DISSERTATION SUBMITTED IN FULFILMENT OF THE REQUIREMENTS FOR THE DEGREE OF MASTER OF DETAL SCIENCE

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(1)al a. ya. COMPARISON OF ORAL HEALTH AND NUTRITIONAL STATUS BETWEEN HOSPITALISED AND NONHOSPITALISED ELDERLY IN A SELECTED URBAN MALAYSIAN POPULATION. ve. rs. ity. of. M. VAISHALI MALHOTRA. U. ni. DEPARTMENT OF RESTORATIVE DENTISTRY, FACULTY OF DENTISTRY UNIVERSITY OF MALAYA KUALA LUMPUR. 2019.

(2) al a. ya. COMPARISON OF ORAL HEALTH AND NUTRITIONAL STATUS BETWEEN HOSPITALISED AND NON-HOSPITALISED ELDERLY IN A SELECTED URBAN MALAYSIAN POPULATION. of. M. VAISHALI MALHOTRA. rs. ity. DISSERTATION SUBMITTED IN FULFILMENT OF THE REQUIREMENTS FOR THE DEGREE OF MASTER OF DETAL SCIENCE. UNIVERSITY OF MALAYA KUALA LUMPUR. U. ni. ve. DEPARTMENT OF RESTORATIVE DENTISTRY, FACULTY OF DENTISTRY. 2019.

(3) UNIVERSITY OF MALAYA ORIGINAL LITERARY WORK DECLARATION Name of Candidate: Vaishali Malhotra Matric No: DGC140006 Name of Degree: Master of Dental Science.. al a. ya. Title of Dissertation/Thesis (“this Work”): Comparison of oral health and nutritional status between hospitalised and non-hospitalised elderly in a selected urban Malaysian population. Field of Study: Special Needs Dentistry, Geriatric Dentistry, Community Dentistry. M. I do solemnly and sincerely declare that:. U. ni. ve. rs. ity. of. (1) I am the sole author/writer of this Work; (2) This Work is original; (3) Any use of any work in which copyright exists was done by way of fair dealing and for permitted purposes and any excerpt or extract from, or reference to or reproduction of any copyright work has been disclosed expressly and sufficiently and the title of the Work and its authorship have been acknowledged in this Work; (4) I do not have any actual knowledge nor do I ought reasonably to know that the making of this work constitutes an infringement of any copyright work; (5) I hereby assign all and every rights in the copyright to this Work to the University of Malaya (“UM”), who henceforth shall be owner of the copyright in this Work and that any reproduction or use in any form or by any means whatsoever is prohibited without the written consent of UM having been first had and obtained; (6) I am fully aware that if in the course of making this Work I have infringed any copyright whether intentionally or otherwise, I may be subject to legal action or any other action as may be determined by UM. Candidate’s Signature. Date:. Subscribed and solemnly declared before, Witness’s Signature. Date:. Name: Designation:. ii.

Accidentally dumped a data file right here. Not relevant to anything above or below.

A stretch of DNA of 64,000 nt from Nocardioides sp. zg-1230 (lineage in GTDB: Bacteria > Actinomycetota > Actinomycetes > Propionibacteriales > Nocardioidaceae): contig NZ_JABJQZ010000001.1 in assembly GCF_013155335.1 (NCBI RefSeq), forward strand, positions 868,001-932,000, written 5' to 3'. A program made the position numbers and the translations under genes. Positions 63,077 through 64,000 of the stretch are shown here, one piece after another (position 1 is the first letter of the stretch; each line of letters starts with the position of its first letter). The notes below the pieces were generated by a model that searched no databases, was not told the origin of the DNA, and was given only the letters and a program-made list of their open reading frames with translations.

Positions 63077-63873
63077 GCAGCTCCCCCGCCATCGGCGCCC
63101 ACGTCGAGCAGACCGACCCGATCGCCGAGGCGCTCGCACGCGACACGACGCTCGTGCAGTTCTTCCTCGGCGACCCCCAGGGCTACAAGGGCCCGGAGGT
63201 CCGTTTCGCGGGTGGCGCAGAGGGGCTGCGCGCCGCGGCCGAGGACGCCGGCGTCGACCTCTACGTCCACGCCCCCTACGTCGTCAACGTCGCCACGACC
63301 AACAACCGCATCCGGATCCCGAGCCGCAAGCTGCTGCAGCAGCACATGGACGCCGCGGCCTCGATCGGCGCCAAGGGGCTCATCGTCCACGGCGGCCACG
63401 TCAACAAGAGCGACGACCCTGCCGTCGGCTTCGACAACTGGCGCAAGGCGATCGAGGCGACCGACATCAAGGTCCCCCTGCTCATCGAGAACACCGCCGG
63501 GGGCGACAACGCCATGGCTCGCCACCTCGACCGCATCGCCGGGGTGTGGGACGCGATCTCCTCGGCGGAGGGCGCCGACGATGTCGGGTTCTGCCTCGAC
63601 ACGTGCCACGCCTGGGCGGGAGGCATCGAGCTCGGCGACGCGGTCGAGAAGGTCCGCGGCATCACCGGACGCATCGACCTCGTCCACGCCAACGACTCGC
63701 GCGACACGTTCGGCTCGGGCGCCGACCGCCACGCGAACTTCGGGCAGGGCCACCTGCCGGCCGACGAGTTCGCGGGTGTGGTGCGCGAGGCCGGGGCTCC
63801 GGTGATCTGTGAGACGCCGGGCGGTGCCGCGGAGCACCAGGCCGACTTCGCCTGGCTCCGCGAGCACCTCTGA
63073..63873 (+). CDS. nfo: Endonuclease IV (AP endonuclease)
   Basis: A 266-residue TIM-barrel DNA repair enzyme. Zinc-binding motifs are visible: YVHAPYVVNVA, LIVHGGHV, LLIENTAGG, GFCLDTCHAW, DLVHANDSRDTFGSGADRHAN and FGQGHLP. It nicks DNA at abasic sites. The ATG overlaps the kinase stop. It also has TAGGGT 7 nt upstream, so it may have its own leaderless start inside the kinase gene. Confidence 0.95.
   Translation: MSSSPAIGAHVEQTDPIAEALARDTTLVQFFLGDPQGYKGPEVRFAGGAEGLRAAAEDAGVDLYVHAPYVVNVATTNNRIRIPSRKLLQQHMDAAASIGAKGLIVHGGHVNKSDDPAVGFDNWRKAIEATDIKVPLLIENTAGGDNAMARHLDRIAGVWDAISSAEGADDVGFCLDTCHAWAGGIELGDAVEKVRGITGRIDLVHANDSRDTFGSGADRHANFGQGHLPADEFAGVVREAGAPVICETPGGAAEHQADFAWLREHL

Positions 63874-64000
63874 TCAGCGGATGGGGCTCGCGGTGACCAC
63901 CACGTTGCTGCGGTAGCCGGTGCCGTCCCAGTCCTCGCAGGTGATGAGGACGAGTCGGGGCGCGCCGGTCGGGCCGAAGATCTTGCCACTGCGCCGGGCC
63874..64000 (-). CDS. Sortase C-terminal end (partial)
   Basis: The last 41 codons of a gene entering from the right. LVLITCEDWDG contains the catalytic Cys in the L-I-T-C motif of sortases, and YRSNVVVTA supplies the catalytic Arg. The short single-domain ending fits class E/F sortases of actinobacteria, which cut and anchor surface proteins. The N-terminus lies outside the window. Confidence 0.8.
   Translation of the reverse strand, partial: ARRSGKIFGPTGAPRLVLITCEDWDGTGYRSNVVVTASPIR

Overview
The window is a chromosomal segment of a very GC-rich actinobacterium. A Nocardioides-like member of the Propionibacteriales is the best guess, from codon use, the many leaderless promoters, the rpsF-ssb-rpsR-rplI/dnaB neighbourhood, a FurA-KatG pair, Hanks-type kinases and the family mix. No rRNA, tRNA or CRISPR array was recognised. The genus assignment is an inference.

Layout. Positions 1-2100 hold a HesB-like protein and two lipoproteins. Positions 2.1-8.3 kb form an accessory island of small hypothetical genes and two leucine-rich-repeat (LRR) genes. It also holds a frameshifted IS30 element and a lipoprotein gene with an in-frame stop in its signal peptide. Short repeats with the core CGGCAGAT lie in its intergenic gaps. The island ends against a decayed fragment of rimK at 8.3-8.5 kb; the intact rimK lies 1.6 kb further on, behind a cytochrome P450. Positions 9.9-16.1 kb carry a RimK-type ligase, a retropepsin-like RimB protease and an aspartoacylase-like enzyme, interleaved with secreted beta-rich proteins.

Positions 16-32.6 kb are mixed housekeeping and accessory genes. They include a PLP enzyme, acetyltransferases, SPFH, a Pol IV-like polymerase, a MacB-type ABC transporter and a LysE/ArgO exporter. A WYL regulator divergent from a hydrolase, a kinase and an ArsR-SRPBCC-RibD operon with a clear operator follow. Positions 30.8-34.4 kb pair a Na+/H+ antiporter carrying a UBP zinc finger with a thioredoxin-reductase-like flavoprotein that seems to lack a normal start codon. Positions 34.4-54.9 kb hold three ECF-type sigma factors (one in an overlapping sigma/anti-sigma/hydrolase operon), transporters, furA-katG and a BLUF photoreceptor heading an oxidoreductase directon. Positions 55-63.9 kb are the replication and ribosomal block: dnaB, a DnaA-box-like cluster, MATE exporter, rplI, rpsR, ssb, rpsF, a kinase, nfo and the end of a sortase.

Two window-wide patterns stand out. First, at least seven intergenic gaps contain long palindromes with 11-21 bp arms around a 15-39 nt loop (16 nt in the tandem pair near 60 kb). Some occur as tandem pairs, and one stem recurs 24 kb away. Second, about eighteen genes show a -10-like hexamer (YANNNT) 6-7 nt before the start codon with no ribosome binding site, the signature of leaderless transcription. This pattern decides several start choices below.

(4) ABSTRACT. Introduction Malaysia is rapidly advancing towards the status of an ageing nation. Demographic transitions pose major challenges for health care providers in planning and providing effective and holistic health care to institutionalized older people. Health authorities are. ya. experiencing an increasing public health problem; the growing burden of oral diseases among older people. The concept of oral health has evolved from just having healthy. al a. teeth. Holistic oral health includes excellent oral function which is the ability to smile, speak, swallow and chew competently, and without pain; bringing about improvement. M. in general health and increased self-esteem. However, in the present scenario, the oral health of older Malaysians is far from optimal.. of. Aim. ity. The purpose of this study was to compare the oral health and nutritional status between the hospitalised and non-hospitalised urban elderly population.. rs. Materials and Methods. ve. An observational, comparative cross-sectional study was conducted. Cases were a convenience sample was obtained from the geriatric wards at the University of Malaya. ni. Medical Centre while matched controls were selected from the Malaysian Elders. U. Longitudinal Research (MELoR) study. A structured questionnaire was administered face-to-face to obtain socio-demographics, medical history, oral health related knowledge, attitude and practices, and nutrition status. Clinical assessments including dentition status, salivation status and periodontal health status were conducted by trained, calibrated dentists.. iii.